Widowed Wife Of Singer Sues Journalist Over Implicating Her In Death Of Her Daughter

Heather Cheong, Nov. 13, 2017, 9:34 a.m.

The widow of late singer Kim Kwang-seok filed a suit and an injunction Monday against a TV journalist and her brother-in-law for implicating her in the death of her daughter 10 years ago. Seo Hae-soon lodged a defamation suit against Lee Sang-ho and his media company and against Kim Kwang-bok, her brother-in-law, seeking about 600 million won (US$536,000) in damages, her lawyer Park Hoon said in a Facebook post.

The suit comes after police said last week they found no evidence linking Seo to the death of her teenage daughter in 2007, announcing their result of a recent probe launched at the request of Lee and Kim's brother.

They have accused Seo of negligence resulting in the child's unexpected death from acute pneumonia and said she might have intended to gain sole legal rights to Kim's musical assets. Kim committed suicide in 1996 at 32.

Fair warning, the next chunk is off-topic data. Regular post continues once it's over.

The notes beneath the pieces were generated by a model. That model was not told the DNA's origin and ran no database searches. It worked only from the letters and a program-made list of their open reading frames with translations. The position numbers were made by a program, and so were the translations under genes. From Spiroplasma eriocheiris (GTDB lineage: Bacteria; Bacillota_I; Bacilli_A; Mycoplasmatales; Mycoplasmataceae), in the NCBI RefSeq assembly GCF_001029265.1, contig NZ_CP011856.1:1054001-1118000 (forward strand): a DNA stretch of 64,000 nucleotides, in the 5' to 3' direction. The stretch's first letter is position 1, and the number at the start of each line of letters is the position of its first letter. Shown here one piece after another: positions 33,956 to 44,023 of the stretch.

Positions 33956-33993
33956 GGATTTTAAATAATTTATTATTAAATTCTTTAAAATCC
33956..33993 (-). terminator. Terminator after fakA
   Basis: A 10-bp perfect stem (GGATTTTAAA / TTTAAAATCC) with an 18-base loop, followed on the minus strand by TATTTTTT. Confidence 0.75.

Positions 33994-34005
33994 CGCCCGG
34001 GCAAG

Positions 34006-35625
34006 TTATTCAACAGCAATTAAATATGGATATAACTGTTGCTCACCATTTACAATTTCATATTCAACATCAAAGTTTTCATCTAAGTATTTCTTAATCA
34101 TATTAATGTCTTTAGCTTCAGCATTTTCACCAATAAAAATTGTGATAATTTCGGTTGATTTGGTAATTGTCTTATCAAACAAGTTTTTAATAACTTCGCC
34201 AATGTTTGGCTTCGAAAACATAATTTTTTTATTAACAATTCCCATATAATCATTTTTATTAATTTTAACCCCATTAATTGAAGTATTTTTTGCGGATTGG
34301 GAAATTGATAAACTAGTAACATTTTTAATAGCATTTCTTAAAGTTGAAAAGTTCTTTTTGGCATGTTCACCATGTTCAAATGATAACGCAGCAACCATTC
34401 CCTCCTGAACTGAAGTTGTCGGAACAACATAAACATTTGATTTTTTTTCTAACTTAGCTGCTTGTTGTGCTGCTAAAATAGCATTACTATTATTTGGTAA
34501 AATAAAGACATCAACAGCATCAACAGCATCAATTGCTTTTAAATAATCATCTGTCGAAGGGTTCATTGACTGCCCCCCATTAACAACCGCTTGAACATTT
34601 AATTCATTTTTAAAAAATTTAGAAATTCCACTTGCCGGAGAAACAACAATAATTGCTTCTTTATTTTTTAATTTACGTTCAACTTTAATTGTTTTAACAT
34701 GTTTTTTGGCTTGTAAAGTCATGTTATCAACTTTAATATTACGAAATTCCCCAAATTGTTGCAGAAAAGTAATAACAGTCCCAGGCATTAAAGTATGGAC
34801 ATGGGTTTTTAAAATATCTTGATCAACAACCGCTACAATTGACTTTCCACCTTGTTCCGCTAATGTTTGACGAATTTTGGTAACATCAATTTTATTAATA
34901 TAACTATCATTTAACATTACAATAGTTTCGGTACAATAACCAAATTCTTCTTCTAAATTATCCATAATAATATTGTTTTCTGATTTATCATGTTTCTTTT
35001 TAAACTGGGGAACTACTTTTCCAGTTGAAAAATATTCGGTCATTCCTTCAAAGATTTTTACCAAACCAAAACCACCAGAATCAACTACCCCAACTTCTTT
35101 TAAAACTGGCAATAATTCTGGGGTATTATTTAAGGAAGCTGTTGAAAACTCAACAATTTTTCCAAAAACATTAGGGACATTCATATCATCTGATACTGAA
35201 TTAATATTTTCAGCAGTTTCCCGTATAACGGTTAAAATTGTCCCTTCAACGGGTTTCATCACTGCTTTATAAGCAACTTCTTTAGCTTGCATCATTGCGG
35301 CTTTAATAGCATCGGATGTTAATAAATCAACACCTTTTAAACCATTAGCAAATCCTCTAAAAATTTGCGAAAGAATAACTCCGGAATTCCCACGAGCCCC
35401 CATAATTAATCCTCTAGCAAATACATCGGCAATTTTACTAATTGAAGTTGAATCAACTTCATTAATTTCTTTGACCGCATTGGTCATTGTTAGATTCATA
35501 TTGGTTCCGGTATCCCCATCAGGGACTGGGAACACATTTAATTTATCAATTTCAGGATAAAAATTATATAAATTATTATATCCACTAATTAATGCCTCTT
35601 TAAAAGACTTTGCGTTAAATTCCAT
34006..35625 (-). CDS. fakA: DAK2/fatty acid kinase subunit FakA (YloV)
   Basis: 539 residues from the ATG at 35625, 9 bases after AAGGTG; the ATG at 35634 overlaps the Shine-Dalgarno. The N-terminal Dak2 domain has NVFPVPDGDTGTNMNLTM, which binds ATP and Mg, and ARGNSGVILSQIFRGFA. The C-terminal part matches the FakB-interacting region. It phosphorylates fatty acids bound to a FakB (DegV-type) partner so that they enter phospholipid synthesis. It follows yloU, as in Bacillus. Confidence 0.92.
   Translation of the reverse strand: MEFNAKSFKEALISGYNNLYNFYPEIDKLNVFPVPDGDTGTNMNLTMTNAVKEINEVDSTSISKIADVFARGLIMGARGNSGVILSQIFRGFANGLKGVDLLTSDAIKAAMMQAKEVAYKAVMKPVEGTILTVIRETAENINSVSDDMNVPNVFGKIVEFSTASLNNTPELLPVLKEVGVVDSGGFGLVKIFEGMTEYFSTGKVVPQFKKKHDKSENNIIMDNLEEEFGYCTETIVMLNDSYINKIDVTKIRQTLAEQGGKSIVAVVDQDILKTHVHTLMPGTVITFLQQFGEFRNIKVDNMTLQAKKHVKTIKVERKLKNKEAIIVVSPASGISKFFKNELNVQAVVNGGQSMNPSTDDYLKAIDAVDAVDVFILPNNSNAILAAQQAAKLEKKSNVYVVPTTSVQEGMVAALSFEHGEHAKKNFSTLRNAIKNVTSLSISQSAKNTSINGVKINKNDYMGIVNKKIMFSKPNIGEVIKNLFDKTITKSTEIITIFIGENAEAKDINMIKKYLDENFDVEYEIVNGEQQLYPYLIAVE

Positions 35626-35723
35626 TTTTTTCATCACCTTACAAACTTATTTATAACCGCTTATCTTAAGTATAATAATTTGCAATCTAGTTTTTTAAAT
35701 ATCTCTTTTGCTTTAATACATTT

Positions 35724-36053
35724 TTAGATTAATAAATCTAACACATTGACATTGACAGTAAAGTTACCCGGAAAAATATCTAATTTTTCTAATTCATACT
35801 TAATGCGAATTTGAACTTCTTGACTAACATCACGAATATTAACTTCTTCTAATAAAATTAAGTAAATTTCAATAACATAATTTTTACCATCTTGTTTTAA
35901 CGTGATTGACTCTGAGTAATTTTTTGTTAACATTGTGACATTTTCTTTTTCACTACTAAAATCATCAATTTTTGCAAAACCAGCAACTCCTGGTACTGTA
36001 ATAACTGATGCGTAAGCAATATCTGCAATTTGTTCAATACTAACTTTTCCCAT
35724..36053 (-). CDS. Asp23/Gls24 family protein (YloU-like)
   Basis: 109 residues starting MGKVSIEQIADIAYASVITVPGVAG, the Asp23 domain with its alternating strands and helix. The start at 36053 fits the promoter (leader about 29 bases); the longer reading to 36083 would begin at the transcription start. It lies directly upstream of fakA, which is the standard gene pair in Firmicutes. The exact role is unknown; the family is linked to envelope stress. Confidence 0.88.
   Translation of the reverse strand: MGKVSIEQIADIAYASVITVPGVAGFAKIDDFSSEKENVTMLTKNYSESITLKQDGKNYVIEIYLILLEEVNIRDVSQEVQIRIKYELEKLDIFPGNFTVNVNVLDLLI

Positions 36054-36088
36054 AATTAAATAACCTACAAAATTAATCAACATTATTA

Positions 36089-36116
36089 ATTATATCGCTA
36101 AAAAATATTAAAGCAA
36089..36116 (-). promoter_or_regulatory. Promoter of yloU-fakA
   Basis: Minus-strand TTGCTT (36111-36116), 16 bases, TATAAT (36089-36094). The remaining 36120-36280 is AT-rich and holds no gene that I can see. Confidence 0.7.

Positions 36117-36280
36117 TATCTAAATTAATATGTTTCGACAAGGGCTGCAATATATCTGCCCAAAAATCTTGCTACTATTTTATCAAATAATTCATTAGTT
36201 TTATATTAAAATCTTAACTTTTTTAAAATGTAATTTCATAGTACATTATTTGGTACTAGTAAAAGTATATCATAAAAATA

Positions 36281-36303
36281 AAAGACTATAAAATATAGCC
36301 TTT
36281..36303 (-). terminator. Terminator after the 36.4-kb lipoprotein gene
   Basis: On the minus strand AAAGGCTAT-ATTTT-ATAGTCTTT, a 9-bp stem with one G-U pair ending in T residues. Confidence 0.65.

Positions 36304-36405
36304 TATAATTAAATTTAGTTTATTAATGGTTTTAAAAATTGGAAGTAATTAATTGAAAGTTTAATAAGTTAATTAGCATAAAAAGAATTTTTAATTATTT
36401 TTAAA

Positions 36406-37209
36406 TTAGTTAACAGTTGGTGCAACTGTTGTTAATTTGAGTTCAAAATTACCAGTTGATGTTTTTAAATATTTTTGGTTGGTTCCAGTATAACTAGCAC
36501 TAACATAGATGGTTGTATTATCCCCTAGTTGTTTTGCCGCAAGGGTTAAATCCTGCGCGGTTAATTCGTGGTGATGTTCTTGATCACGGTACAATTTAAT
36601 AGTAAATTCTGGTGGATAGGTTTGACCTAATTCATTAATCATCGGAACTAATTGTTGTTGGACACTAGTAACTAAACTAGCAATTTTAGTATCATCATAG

Seo also filed for court injunctions seeking the suspension of Lee's documentary film about her late husband and a ban on any verbal or written slandering on her in relation to her daughter's death.

The film raises suspicion that his death was a murder and pegs Seo and her brother as potential suspects. Seo requested Lee pay as much as 50 million won for every screening of his film in breach of the court order.

She lodged a separate complaint with the prosecution seeking a criminal investigation into Lee and Kim for making false accusations, her lawyer said.

The case surrounding the deaths in Seo's family began two months ago, when the daughter's death was made known by local media a decade after it happened. Lee, who has long raised questions over the singer's death, called for a reinvestigation into the death of Kim's only child, Seo-yeon.

Seo has since appeared in many media interviews, flatly denying any involvement and blaming Lee for attacking her to attract publicity for his film.

The death of the famed folk rock singer in the 1990s sent shock waves through fans and the public, who loved his plaintive yet captivating vocals and sentimental lyrics that critics say portrayed individuals' sorrow and frustration at a time when the society was struggling in its early stage of democracy following rapid industrialization.

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